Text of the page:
|Calvary (M.A. Reilly, South Dakota, 2010)|
We must be tender with all budding things.
Our Maker let no thought of Calvary
Trouble the morning stars in their first song.
-- WILLIAM BUTLER YEATS, The Land of Heart's Desire
It's the absence of cohesion that most confounds me. Being fine after Rob's death could be considered possible only by someone who did not know this loss, who did not wear this sorrow. It is fragmentation that best defines me.
I am scattered pieces.
Years ago, Rob got enamored with John McPhee's works and spent the better part of two years reading work after work including the one I still have on a kindle, Annals of the Former World. At that time the compilation hadn't been written and four of the books that would later be joined to form Annals were available as separate titles. Rob read all of them. And so it wasn't surprising one afternoon in early spring when Rob asked if I wanted to hear McPhee. That night we left Fort Lee and traveled to Princeton University to hear the lecture. It must have been in the mid-1990s. I can't tell you what McPhee said, only the excitement I felt at coming up against big ideas and discussing these with Rob. This is what life with Rob was so often about. He was all energy and thoughts and passion. At the time I was a doctoral student at Columbia and I had gone there to learn how to write theory. These discussions with Rob fueled so many ideas I would later work with when it came time to write my dissertation.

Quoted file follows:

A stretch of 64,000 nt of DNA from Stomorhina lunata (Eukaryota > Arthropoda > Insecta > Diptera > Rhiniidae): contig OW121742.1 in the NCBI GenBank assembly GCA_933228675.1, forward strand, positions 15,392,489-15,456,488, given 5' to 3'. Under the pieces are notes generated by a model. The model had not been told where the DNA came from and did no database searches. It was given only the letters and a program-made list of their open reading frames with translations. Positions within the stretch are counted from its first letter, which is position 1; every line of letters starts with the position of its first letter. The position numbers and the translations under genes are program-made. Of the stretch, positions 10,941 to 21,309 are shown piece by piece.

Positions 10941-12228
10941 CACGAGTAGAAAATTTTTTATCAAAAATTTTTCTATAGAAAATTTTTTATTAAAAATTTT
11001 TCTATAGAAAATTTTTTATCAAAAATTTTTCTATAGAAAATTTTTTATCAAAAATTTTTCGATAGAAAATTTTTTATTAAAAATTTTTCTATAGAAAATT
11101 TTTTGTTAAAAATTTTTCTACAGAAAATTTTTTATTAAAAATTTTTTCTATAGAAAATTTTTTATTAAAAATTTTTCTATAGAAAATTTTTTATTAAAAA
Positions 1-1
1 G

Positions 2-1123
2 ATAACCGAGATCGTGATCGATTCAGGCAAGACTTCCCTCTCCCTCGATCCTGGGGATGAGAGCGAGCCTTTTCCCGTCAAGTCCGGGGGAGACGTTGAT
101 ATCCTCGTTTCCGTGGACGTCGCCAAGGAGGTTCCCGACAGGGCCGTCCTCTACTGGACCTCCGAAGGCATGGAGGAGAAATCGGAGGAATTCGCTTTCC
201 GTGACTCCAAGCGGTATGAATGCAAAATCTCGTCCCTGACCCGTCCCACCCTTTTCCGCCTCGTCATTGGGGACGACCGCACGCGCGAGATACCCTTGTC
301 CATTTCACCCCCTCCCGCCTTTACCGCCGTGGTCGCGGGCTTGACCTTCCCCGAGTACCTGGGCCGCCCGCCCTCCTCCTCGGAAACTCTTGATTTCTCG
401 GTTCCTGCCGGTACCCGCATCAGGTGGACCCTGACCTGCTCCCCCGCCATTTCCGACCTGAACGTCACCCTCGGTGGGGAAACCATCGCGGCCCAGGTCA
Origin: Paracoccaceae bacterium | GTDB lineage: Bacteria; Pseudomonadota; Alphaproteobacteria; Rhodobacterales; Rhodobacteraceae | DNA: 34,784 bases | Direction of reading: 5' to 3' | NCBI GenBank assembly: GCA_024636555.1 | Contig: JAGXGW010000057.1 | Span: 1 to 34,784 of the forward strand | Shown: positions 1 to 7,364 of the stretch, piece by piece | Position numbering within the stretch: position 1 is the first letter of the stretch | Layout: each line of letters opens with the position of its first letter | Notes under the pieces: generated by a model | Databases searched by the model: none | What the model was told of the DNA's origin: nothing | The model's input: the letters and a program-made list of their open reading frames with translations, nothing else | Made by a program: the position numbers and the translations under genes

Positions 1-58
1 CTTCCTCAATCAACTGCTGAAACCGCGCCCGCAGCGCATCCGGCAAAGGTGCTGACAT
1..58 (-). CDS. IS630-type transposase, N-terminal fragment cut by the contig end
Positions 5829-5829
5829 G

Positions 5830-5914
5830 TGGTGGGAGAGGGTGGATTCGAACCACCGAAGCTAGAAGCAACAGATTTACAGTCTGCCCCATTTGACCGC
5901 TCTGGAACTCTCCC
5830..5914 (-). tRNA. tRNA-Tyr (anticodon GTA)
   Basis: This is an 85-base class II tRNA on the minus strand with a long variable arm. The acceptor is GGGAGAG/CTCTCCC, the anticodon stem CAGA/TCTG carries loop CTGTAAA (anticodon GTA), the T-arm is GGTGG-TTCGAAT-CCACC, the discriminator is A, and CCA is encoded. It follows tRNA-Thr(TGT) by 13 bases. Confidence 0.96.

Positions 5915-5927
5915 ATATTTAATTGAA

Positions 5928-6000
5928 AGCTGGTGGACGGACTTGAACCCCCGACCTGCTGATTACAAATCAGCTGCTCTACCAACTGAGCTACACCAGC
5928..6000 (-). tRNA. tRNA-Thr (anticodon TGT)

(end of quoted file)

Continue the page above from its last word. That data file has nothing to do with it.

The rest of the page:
Years later we headed west on holiday. We had no destination in mind. This is how we most often went on holiday. Get in the car and drive somewhere. I was most often making images, Devon was lost in Harry Potter, and Rob was experimenting with sound. On this trip he strapped an audio recorder to the front of the car with the idea of making sound collages. Rob insisted that we read, at the very least, the first book from the Annals before setting out and so we did. This text chronicles the geological history of New Jersey. After reading parts of the first book I knew driving through western New Jersey would never be the same. Reading McPhee helped me to see landscape differently. We wandered west then south, then west and north until we got to the Badlands in South Dakota where our too-old car broke down.
This is what life with Rob was most often like.
Part adventure. Part meditation.
Imagine then, that just a mere six years later, Rob would be dead.
Some days I feel as if my heart belongs to someone else. Even the beat of it feels off. I look in the mirror and stare. I wonder at the image of self I see reflected.
I hardly know her, I think.
Is this the woman who Rob knew? Who Rob loved?
There is no one I have ever met who interested me as much as Rob did. We shared such deep, abiding interest in the power and grace of the written word, the spoken word, the stories we tell and witness and how love rises up alongside the stories we make while living. My husband was a remarkable intellect, a kind and passionate man, a master teacher. He was most often comfortable telling a joke, throwing back his shoulders and head in laughter. That is how I mostly remember him. He was a generous man who loved to laugh and loved to tell a good story. He was a man who loved his son and who loved me like no one else.
Nearly a year after his death, I know only one thing: the measure of loss, like love, is iterative.